Lee is a worship leader at New Spring Community Church in South Carolina. Historically, he and I have diverged markedly in our approach to Christian faith and philosophy. But a recent New York Times article discussed an initiative by leaders of evangelical Christian churches to recognize global warming as a problem and engage with strategies to understand and mitigate human-induced climate change. I thought this might provide some common ground for Lee and I to reinvigorate our dialog on Christian faith and works in the world.
So to begin, I think this blog thread is a good place for a running repository for discussions, articles, websites, ideas, etc. on the nexus of ecocentric philosophy and Christian faith. I'll start off with some materials off the top of my head and from some very cursory web research:
TREES (Theological Roundtable on Ecological Ethics and Spirituality) is a student group at the Graduate Theological Union in Berkeley.
Christian Ecology Link,"a multi denominational UK Christian organisation
for people concerned about the Environment."
ARC (Alliance of Religions and Conservation) page on Christianity and ecology.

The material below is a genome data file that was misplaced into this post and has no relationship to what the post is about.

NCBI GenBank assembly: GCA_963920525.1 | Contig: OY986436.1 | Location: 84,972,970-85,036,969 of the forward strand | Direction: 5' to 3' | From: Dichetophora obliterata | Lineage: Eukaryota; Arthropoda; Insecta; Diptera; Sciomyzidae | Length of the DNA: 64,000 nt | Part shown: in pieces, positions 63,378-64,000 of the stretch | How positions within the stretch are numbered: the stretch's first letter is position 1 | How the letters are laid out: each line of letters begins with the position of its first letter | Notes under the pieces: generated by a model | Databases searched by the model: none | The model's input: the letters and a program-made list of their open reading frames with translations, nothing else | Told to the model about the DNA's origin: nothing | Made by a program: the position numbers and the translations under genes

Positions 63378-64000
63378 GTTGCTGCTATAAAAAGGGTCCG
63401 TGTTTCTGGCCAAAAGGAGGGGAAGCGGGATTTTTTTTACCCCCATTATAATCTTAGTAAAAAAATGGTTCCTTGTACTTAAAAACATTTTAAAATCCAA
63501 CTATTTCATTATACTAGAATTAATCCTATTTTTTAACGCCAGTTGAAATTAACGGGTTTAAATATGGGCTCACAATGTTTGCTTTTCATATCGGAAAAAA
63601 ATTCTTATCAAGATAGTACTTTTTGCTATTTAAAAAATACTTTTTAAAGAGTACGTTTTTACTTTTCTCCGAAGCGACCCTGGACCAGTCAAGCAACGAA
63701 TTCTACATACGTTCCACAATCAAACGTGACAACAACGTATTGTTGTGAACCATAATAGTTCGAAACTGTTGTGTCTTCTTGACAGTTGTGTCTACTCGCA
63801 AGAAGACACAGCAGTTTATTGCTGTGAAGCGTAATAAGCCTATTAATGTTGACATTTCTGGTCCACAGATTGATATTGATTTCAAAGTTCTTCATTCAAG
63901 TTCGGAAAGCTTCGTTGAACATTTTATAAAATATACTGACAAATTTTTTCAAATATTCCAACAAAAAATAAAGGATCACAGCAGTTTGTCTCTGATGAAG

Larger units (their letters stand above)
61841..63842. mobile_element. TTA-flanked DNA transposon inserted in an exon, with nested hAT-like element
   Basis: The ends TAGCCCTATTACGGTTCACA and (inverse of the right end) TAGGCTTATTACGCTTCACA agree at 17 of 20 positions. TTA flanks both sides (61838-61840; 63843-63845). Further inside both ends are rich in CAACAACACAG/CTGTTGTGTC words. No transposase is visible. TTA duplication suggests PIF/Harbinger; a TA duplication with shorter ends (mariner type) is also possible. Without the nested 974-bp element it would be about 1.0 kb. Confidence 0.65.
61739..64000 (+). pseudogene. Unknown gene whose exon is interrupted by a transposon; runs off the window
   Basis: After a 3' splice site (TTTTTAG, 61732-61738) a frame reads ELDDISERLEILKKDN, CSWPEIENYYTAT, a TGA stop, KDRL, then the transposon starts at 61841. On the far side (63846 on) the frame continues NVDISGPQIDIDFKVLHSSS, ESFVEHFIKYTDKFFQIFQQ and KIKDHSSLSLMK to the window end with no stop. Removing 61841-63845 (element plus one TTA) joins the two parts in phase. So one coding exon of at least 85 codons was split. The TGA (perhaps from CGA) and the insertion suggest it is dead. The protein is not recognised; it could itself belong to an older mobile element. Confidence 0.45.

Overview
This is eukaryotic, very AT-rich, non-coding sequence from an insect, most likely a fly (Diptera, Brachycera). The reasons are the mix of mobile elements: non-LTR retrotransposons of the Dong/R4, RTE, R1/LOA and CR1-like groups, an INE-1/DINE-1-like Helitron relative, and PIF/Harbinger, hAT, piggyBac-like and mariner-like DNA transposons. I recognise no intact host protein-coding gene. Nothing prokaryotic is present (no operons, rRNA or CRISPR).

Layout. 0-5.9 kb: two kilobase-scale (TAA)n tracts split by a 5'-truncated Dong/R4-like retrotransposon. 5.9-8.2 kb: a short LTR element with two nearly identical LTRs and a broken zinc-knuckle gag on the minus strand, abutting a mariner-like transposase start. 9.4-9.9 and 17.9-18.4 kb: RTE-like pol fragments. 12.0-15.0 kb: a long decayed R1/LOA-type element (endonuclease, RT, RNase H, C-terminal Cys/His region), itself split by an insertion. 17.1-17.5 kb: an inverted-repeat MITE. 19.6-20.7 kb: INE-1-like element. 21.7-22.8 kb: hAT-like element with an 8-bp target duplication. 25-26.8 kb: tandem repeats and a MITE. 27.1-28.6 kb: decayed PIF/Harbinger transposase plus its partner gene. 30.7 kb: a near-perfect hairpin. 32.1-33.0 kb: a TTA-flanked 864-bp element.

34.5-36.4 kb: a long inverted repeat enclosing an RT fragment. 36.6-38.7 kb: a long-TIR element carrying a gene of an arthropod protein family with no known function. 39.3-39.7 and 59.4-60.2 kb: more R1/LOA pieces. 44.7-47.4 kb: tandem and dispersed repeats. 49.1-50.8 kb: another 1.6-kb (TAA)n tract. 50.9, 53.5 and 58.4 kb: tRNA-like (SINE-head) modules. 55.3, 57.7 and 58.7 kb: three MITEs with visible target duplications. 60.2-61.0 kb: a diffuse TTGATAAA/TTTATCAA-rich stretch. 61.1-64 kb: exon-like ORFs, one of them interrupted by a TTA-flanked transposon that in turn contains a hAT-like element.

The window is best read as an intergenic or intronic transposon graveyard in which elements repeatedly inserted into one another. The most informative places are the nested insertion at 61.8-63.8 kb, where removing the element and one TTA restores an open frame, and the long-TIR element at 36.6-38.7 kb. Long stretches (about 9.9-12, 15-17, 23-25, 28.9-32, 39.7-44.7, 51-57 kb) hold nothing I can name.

And a classic paper from Science magazine in 1967 by historian Lynn White: The historical roots of our ecological crisis (Science 155(3767):1203, 1967).
A grassroots initiative: Jesus People Against Pollution. Watch a movie about their work here.
The Evangelical Climate Initiative, and the Evangelical Environmental Network.
An online book by process theologian John Cobb, Jr.: Sustainability: Economics, Ecology and Justice
What Would Jesus Drive? Because: "Our transportation choices are moral choices that for Christians fall under the Lordship of Christ."
From their site:
For ourselves, as we renew our confession of Christ as Lord of every corner of our lives we pledge:
- to walk, bike, car pool, and use public transportation more;
- to purchase the most fuel efficient and least polluting vehicle available that truly fits our needs;
- to educate others about the moral concerns and solutions associated with transportation;
- to encourage automobile manufacturers to produce the most fuel efficient and least polluting vehicles possible that fit the needs of the American people; and,
- to urge government leaders to support public transportation, a significant increase in fuel economy standards, and research and development for promising new transportation technologies that reduce pollution and increase fuel efficiency
Thanks to Beth for mentioning the Jubilee movement!